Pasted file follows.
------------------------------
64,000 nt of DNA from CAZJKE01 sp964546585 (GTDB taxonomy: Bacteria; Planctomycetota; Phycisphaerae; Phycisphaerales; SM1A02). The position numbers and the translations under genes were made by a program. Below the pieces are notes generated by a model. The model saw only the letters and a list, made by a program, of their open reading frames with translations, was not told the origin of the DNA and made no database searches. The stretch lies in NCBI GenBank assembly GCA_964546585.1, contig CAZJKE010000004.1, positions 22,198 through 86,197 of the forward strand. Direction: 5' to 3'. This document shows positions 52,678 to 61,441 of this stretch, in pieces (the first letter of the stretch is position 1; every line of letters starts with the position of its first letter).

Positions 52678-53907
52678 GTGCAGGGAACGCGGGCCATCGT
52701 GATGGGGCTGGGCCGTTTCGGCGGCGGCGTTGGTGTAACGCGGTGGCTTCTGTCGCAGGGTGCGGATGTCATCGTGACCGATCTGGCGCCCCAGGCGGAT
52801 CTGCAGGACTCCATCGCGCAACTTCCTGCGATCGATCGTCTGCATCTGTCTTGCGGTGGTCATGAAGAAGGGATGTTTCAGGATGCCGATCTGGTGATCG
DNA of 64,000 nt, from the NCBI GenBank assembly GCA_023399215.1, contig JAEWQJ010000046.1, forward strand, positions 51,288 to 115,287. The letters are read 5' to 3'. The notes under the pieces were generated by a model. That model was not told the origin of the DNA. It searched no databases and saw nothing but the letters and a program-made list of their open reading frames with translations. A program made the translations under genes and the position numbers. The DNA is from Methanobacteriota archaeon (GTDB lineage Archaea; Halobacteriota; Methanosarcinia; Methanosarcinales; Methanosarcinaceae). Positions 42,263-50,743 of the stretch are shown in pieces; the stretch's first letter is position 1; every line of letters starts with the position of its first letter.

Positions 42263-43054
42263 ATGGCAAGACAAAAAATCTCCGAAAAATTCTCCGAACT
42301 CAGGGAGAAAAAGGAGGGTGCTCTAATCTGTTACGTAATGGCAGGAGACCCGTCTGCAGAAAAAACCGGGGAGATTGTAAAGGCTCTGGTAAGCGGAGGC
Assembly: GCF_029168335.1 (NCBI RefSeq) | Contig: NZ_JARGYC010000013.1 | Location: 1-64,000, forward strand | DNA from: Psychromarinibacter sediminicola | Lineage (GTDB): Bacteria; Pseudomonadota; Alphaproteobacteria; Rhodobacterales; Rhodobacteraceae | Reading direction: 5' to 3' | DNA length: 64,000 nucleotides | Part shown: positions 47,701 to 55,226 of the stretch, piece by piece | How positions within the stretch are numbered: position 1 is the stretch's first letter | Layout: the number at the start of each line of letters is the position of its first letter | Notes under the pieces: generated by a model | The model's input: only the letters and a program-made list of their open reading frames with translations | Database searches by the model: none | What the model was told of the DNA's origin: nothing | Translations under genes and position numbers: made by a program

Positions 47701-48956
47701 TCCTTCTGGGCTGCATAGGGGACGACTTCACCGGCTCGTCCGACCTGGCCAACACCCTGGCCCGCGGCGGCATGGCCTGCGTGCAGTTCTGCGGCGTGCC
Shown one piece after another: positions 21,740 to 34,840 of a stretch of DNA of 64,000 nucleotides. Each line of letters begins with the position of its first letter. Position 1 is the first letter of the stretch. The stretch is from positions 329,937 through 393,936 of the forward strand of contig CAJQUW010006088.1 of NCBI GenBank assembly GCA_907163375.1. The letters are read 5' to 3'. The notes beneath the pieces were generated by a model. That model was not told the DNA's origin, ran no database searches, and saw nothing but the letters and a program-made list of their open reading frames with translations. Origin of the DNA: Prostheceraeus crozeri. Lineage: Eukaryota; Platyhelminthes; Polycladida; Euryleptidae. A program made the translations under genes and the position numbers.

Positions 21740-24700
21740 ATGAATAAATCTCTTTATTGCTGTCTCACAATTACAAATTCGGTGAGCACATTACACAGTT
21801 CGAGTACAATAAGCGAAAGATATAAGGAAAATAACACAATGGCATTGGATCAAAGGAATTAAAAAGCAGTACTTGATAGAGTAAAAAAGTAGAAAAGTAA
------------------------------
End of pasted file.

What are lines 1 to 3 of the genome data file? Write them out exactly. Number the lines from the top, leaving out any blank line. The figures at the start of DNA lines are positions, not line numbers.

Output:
64,000 nt of DNA from CAZJKE01 sp964546585 (GTDB taxonomy: Bacteria; Planctomycetota; Phycisphaerae; Phycisphaerales; SM1A02). The position numbers and the translations under genes were made by a program. Below the pieces are notes generated by a model. The model saw only the letters and a list, made by a program, of their open reading frames with translations, was not told the origin of the DNA and made no database searches. The stretch lies in NCBI GenBank assembly GCA_964546585.1, contig CAZJKE010000004.1, positions 22,198 through 86,197 of the forward strand. Direction: 5' to 3'. This document shows positions 52,678 to 61,441 of this stretch, in pieces (the first letter of the stretch is position 1; every line of letters starts with the position of its first letter).

Positions 52678-53907
52678 GTGCAGGGAACGCGGGCCATCGT